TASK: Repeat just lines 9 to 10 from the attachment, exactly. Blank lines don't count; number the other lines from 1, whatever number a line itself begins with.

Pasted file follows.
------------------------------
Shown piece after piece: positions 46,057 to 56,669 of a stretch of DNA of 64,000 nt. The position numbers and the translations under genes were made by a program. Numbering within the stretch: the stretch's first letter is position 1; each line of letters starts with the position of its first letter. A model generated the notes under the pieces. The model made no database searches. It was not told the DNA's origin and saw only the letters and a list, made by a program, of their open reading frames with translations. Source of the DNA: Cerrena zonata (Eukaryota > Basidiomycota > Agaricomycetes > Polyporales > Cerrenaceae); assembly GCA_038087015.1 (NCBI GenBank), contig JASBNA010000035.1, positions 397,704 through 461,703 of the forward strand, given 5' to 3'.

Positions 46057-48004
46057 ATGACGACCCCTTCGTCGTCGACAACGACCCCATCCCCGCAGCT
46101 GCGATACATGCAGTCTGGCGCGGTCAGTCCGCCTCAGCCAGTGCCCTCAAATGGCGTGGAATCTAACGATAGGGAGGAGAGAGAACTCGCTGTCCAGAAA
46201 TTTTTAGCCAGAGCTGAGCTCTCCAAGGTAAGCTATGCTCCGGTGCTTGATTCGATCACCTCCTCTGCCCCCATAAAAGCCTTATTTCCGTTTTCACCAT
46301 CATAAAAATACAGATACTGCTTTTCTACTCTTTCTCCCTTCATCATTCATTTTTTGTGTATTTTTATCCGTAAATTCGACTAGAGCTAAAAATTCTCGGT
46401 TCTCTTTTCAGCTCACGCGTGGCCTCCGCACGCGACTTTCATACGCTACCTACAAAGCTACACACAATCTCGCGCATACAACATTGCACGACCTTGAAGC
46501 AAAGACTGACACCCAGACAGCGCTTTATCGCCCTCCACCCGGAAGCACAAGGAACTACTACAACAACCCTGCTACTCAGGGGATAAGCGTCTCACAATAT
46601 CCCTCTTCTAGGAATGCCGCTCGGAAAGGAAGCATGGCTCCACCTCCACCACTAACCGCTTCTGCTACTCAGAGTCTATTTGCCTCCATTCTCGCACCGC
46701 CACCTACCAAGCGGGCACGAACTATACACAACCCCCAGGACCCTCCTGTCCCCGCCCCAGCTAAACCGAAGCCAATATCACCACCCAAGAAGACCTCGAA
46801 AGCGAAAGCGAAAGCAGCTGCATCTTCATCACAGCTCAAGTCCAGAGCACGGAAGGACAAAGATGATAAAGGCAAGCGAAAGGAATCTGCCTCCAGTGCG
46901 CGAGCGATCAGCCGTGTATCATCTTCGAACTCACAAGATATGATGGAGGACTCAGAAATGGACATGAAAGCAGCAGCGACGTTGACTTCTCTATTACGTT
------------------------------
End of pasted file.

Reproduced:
46601 CCCTCTTCTAGGAATGCCGCTCGGAAAGGAAGCATGGCTCCACCTCCACCACTAACCGCTTCTGCTACTCAGAGTCTATTTGCCTCCATTCTCGCACCGC
46701 CACCTACCAAGCGGGCACGAACTATACACAACCCCCAGGACCCTCCTGTCCCCGCCCCAGCTAAACCGAAGCCAATATCACCACCCAAGAAGACCTCGAA